the online journal
of the cultural studies program at CGU, situates culture as a terrain
of political and economic
struggle. The journal emphasizes the
ideological dimension of cultural practices and politics, as well as
their radical potential in
subverting the mechanisms of power and money
that colonize the life-world.
critique covers a range of
domains, including feminist and
queer studies, film and media studies, post-colonial studies,
psychoanalysis, and science studies within the context of the Frankfurt
and Birmingham schools, paying special attention to link
theory to cultural practices and activist politics.
welcomes submissions and inquiries from academics and graduate
students. Please e-mail submissions and inquiries to
We ask that articles
abide in full with our style guide (see below). Submissions should be
called surname_article, and be
provided in word
format. We ask that
contributors send a short (250 word) abstract and a bio.
The article a
should be placed before words beginning with a consonant
should be placed before words
beginning with a vowel sound, including words that begin with a silent
She attended a European university.
The school awarded him an honorary
The century designation is spelled out and the entire term should be in
Hank Morgan traveled back in time to the
The class was studying literature from
the eighteenth century.
The em-dash – so named because it is the length of the letter
m – is used to demarcate a parenthetical thought, or to
denote that a speaker’s comment was interrupted. When used,
place a single space before and after each em-dash. The en-dash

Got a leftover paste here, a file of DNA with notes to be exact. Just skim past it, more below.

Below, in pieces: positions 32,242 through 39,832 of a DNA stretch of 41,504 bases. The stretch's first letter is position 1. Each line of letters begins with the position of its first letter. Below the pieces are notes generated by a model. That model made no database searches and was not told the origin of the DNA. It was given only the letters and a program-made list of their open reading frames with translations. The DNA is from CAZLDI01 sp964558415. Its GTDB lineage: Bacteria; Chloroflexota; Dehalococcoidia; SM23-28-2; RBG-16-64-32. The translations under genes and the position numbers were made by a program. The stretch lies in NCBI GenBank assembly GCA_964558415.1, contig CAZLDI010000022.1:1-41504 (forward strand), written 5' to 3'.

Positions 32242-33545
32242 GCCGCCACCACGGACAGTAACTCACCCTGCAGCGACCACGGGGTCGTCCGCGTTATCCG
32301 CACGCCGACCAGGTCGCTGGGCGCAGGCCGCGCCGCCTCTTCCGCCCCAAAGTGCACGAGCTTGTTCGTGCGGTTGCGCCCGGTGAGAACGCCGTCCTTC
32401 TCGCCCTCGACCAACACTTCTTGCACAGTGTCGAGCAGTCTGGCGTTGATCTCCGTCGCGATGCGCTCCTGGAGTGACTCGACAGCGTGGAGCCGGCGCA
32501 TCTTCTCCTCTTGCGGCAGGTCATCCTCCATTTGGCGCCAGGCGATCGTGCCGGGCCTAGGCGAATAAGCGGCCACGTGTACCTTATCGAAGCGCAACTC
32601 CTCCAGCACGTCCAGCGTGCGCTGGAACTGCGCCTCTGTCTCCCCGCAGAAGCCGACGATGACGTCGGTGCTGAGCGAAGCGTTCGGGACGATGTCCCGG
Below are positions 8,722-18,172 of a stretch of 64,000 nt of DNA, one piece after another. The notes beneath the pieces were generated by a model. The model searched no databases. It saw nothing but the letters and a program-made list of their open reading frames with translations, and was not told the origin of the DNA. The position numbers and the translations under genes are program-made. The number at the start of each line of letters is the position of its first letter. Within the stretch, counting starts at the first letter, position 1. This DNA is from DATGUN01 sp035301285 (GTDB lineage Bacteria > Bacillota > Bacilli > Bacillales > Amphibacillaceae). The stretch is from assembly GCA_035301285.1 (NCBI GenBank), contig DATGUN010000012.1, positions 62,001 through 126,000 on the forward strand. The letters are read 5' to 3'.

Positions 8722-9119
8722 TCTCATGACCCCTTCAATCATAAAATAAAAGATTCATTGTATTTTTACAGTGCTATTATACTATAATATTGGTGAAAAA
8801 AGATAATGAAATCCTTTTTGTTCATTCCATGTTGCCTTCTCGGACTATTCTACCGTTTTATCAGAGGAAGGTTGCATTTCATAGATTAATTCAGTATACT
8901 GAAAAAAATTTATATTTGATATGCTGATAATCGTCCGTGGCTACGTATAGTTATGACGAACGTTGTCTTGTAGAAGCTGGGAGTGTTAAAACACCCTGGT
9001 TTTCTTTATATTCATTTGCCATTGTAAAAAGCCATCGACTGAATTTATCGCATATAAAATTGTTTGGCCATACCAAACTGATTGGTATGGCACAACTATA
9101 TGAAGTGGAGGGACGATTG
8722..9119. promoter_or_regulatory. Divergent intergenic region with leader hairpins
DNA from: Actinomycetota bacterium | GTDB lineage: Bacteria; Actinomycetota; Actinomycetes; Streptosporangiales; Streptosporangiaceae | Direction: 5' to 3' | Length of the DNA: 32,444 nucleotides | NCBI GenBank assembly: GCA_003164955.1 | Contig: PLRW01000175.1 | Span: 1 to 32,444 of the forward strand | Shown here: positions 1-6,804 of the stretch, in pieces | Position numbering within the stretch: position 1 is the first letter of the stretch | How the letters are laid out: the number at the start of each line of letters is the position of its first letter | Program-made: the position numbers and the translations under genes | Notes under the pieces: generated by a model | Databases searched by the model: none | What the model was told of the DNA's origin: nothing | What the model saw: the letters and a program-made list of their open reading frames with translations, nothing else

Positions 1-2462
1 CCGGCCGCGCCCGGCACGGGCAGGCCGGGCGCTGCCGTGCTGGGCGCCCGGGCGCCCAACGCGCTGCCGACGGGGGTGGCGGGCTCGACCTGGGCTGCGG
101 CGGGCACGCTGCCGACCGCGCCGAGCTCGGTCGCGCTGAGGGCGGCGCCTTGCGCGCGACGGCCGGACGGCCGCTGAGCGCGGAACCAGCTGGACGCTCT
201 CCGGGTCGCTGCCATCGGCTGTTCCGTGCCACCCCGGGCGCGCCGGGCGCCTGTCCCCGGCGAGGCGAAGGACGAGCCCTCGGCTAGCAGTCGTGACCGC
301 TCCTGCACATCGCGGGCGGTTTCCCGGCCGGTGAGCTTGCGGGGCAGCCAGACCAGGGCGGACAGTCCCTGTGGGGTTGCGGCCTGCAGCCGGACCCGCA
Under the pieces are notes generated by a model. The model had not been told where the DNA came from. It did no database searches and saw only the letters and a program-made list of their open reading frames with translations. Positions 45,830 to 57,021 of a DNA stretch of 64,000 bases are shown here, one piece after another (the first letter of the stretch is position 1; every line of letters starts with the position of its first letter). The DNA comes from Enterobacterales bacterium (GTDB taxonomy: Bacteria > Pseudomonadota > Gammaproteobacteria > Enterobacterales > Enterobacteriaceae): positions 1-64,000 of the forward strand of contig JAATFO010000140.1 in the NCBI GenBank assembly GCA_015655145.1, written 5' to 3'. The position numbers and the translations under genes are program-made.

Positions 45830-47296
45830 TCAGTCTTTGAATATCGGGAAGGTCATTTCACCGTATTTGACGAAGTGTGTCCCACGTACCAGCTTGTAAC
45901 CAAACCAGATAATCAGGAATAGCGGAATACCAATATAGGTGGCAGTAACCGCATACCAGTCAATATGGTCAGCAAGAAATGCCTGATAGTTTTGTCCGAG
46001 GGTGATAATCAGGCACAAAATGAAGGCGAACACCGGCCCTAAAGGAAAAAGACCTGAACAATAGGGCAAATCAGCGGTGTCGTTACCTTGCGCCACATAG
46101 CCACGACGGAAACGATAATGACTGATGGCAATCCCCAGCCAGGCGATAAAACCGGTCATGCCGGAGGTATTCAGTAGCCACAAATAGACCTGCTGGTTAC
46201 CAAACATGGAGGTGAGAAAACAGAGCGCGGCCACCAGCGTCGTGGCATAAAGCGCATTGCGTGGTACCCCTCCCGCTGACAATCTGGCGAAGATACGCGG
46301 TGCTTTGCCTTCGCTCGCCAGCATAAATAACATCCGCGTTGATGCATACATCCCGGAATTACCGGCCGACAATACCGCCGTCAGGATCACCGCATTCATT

– which is the length of the letter n – is used to
connect numbers and occasionally words. In this use it signifies up to and including.
words: Points of a compass
– east, west, north, south – are presented in
lowercase as long as they indicate direction or appear as an adjective
before a geographic proper name. If the directional word is indicating
a region of the world or county then it is capitalized.
points: Use them very
sparingly, if at all.
languages: Words or phrases
in foreign languages that are likely to be unfamiliar to readers should
be presented in italics.
All single-digit numbers – as well as all numbers starting a
sentence – are spelled out; the rest are listed as numerals.
A partial list of possible exceptions includes large numbers (see Large
numbers), percentages, as well as for consistency.
I had two cups of coffee this morning.
My younger brother is 12 years old.
Fifteen students attended the conference.
His three children – ages six,
eight, and eleven – all attend public school.
numbers: To avoid unwieldy
text, a combination of numerals and spelled-out numbers may be used to
express large figures.
The country has a population of 23
In general, do not place a hyphen or dash between prefixes (co-, non-,
pre-) and their object, even if this causes a double lettering.
Exceptions are usually for words in which the hyphen is necessary for
clarity of meaning (this is especially common with the re- prefix). For
questions on individual words check
Police re-searched the area for
“Web site” is still tentatively proscribed by
The Chicago Manual of
we prefer the more
common and less unwieldy “website.”
Years should be written numerically, unless they begin a sentence.